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Tag Archive: kilts


Matthew Skiff poster art

Yesterday sci-fi icon (and ex-pro WWE Hall of Fame wrestler) Roddy Piper died at age 61 of a heart attack in his sleep, a great loss to his family, friends, and fans around the world.  For me, and undoubtedly thousands of others throughout this weekend, that meant my own tribute: dropping in to revisit the Blu-ray of John Carpenter’s They Live when I arrived home, the classic sci-fi masterwork starring Piper as a modern Sergio Leone-inspired drifter whose curiosity reveals the hero within.  And it means queueing up Carpenter’s soundtrack to that film in the car for the next week, including that immensely cool theme that followed Piper around that film.  Carpenter said yesterday about Piper, “Devastated to hear the news of my friend Roddy Piper’s passing today.  He was a great wrestler, a masterful entertainer and a good friend.”

I barely knew who “Rowdy” Roddy Piper was when I went to the opening of They Live back in November 1988.  When the name Roddy Piper appeared on the screen in all caps I made no connection that this was the same guy as the wrestler in the red kilt.  The trailer for They Live appeared to be typical B-movie sci-fi horror fare, yet it revealed that the film had some subliminal message concept that was intriguing.  For years my friends and family would watch the ads between movies at the Drive-In theater and wait for the furtively inserted single frames that would state in red and white “BUY” and similar sneaky words, presumably to create zombies of us all as we stumbled unwittingly to the concession stand to spend all our dollars on fresh popcorn from O’Dell’s.  So the concept was certainly worthy of a cool flick.  The movie?  It blew me away and I remember talking about it for days.  It has remained a standout among cult classics, and if I can proclaim any cult classic as worthy of repeated watching, They Live is #1.

Piper They Live

If you haven’t seen it yet, there’s no better time than now.  Piper, in an incredibly underplayed performance, stars as a loner trying to keep to himself.  He is thrown into the middle of a waking-up-to-reality by a group of grassroots rebels who discover that the wealthier elements of society (plucked right out of the Reagan years) are actually hideous aliens in cloaked bodies, attempting to keep us asleep through subliminal messages in our advertising.  When our hero discovers special sunglasses and later contact lenses that show the true world, we soon learn the secret behind the plot and why this is a classic sci-fi film.  They Live also has the best of Carpenter’s soundtracks–including the repetitive theme of our hero, following him and leading us through Piper’s dark discoveries.  And just like Steve McQueen’s Bullitt is known for its famous San Francisco car chase, here They Live has a standout best fight scene, a hilariously choreographed, iconic, hand-to-hand fight scene between Piper and co-star Keith David that stretches in excess of 15 screen minutes.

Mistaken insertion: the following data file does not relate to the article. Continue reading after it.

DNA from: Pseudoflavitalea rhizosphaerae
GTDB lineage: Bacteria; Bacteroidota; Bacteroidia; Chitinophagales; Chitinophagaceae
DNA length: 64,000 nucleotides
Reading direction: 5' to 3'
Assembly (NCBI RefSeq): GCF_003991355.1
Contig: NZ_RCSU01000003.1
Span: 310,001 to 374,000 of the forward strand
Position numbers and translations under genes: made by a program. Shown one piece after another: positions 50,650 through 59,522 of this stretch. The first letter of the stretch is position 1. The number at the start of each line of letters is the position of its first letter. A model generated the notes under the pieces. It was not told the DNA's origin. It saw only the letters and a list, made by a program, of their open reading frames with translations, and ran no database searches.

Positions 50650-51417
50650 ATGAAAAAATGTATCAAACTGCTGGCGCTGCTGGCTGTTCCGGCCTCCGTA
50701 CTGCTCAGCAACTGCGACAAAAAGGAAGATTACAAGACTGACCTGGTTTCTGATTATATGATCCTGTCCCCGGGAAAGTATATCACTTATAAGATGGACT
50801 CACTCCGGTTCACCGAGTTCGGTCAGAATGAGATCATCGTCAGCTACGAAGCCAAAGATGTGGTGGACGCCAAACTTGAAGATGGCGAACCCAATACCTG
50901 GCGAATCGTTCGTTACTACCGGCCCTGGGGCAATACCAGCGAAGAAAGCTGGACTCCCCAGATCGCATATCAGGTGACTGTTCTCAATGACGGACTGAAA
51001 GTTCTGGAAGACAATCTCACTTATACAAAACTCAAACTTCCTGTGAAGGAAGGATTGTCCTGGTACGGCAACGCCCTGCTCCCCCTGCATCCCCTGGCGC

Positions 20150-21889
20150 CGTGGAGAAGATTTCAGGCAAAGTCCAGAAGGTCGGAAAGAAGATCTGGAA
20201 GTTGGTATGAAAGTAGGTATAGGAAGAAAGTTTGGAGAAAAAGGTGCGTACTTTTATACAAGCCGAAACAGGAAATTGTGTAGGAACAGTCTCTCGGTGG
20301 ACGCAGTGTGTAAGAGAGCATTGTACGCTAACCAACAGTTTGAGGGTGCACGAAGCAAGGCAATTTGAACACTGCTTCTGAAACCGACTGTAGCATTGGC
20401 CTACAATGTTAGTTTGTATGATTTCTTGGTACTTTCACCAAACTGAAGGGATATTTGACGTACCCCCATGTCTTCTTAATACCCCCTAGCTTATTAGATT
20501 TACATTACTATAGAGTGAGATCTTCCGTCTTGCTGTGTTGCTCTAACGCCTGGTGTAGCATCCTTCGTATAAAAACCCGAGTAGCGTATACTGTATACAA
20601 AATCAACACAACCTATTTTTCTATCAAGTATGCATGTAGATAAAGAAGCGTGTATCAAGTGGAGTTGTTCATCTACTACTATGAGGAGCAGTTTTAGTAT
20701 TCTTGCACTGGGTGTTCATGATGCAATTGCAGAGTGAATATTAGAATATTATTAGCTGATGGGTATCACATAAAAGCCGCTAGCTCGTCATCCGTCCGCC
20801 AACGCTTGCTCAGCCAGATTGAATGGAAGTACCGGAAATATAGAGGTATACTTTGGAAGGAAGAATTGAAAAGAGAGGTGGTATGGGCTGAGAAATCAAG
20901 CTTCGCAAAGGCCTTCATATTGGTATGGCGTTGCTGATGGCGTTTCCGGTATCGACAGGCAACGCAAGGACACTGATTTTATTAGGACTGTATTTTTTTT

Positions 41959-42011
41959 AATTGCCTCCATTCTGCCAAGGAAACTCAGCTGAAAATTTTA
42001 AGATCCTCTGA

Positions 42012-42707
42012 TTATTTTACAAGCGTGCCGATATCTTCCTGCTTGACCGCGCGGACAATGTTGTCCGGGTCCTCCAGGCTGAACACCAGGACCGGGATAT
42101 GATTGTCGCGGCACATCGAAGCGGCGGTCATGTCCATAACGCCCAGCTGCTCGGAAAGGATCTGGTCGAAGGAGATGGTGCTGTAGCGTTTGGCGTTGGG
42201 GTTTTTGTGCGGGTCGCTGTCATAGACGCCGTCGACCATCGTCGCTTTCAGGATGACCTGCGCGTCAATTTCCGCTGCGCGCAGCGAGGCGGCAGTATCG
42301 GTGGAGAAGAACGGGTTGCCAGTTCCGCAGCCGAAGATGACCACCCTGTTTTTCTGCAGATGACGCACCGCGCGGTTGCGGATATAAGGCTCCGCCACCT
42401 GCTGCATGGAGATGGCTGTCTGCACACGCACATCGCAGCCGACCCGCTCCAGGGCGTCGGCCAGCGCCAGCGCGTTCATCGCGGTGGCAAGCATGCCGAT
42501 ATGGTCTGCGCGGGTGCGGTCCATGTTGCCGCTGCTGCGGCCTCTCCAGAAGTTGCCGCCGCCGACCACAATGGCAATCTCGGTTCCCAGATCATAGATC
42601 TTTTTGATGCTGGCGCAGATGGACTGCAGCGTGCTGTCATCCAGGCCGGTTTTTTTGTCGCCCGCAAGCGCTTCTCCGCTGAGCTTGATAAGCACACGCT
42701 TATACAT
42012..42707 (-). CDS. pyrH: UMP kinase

Speaking of Steve McQueen, if you ever want to create a list of the coolest performances to ever appear on film, you’d be remiss not to include Piper in They Live in your deliberations.  And as cool celebrities go, it goes without saying that the fact Piper wore a kilt already makes him surpass in coolness anyone else around who hasn’t worn one.

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Scotty in kilt

That is, if you’re in Scotland.

Census records estimate that more than twice as many people of Scottish ancestry live in the United States than in Scotland.  Is it the destiny of Scotland to declare its independence from Great Britain?  If not now, then when?  At the beginning of the day everyone has been waiting for, polls show the likely outcome as a dead heat.  We’ll soon learn the answer we’ve all been asking:  Will they or won’t they?

Of course there are all sorts of implications to a yes vote, not the least of which is what kind of economic impact it will have on England, on the United States, and the world.  If Scotland wants to make a statement to the world this could very well be Scotland’s day.  So if you’re one of those Scots that are 16 years old or older and done voting or you’re in the States and can’t vote today, then what better than a brief celebration of all things Scottish?  As Mike Myers’ character Stuart Rankin, proprietor of the store “All Things Scottish,” said on Saturday Night Live, “If it’s not Scottish, it’s crap.”

Sean Connery

Scotland is well known for its inventors and their inventions.  You wouldn’t be reading this website or surfing the Internet at all without the communications technologies that sprouted from Alexander Graham Bell’s telephone.  John Logie Baird would invent the first television.  Scots invented the refrigerator and the flush toilet, the kaleidoscope and the lawnmower.  And–shazam–James Goodfellow invented ATMs so we can get money to buy stuff on nearly any street corner.

Our future is defined in part by the adventures of a Scot in space–James Doohan’s Commander Montgomery “Scotty” Scott from Star Trek, an engineering miracle worker who exemplifies Scottish ingenuity.  And of course, there’s James Bond, the character, whose parents were Scottish, and Sir Sean Connery, the Scottish actor, the most famous Bond, and a supporter of today’s “yes” vote.

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